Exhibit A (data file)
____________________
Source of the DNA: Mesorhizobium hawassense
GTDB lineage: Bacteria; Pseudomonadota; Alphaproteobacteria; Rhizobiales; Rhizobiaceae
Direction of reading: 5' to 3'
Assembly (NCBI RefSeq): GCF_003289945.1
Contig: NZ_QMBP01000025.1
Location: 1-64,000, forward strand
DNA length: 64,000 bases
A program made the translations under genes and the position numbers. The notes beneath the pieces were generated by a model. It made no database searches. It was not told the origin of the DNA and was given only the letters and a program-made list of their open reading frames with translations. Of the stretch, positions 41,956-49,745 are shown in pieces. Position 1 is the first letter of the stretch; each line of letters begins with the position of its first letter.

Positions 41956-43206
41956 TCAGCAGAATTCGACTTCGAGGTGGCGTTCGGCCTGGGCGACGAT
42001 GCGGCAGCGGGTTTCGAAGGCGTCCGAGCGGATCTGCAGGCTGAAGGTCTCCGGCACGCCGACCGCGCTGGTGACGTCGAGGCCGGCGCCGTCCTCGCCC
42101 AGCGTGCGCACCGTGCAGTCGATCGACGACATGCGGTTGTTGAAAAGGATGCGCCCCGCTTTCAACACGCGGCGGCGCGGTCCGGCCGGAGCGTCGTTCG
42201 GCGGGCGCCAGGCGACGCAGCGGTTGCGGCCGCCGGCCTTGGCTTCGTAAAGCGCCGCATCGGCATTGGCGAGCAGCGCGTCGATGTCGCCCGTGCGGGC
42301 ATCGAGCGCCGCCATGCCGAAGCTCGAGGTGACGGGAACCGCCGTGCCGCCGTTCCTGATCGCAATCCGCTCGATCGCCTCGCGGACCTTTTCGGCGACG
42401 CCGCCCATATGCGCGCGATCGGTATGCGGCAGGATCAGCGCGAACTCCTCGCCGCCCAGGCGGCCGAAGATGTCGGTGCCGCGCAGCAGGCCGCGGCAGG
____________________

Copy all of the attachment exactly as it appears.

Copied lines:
Source of the DNA: Mesorhizobium hawassense
GTDB lineage: Bacteria; Pseudomonadota; Alphaproteobacteria; Rhizobiales; Rhizobiaceae
Direction of reading: 5' to 3'
Assembly (NCBI RefSeq): GCF_003289945.1
Contig: NZ_QMBP01000025.1
Location: 1-64,000, forward strand
DNA length: 64,000 bases
A program made the translations under genes and the position numbers. The notes beneath the pieces were generated by a model. It made no database searches. It was not told the origin of the DNA and was given only the letters and a program-made list of their open reading frames with translations. Of the stretch, positions 41,956-49,745 are shown in pieces. Position 1 is the first letter of the stretch; each line of letters begins with the position of its first letter.

Positions 41956-43206
41956 TCAGCAGAATTCGACTTCGAGGTGGCGTTCGGCCTGGGCGACGAT
42001 GCGGCAGCGGGTTTCGAAGGCGTCCGAGCGGATCTGCAGGCTGAAGGTCTCCGGCACGCCGACCGCGCTGGTGACGTCGAGGCCGGCGCCGTCCTCGCCC
42101 AGCGTGCGCACCGTGCAGTCGATCGACGACATGCGGTTGTTGAAAAGGATGCGCCCCGCTTTCAACACGCGGCGGCGCGGTCCGGCCGGAGCGTCGTTCG
42201 GCGGGCGCCAGGCGACGCAGCGGTTGCGGCCGCCGGCCTTGGCTTCGTAAAGCGCCGCATCGGCATTGGCGAGCAGCGCGTCGATGTCGCCCGTGCGGGC
42301 ATCGAGCGCCGCCATGCCGAAGCTCGAGGTGACGGGAACCGCCGTGCCGCCGTTCCTGATCGCAATCCGCTCGATCGCCTCGCGGACCTTTTCGGCGACG
42401 CCGCCCATATGCGCGCGATCGGTATGCGGCAGGATCAGCGCGAACTCCTCGCCGCCCAGGCGGCCGAAGATGTCGGTGCCGCGCAGCAGGCCGCGGCAGG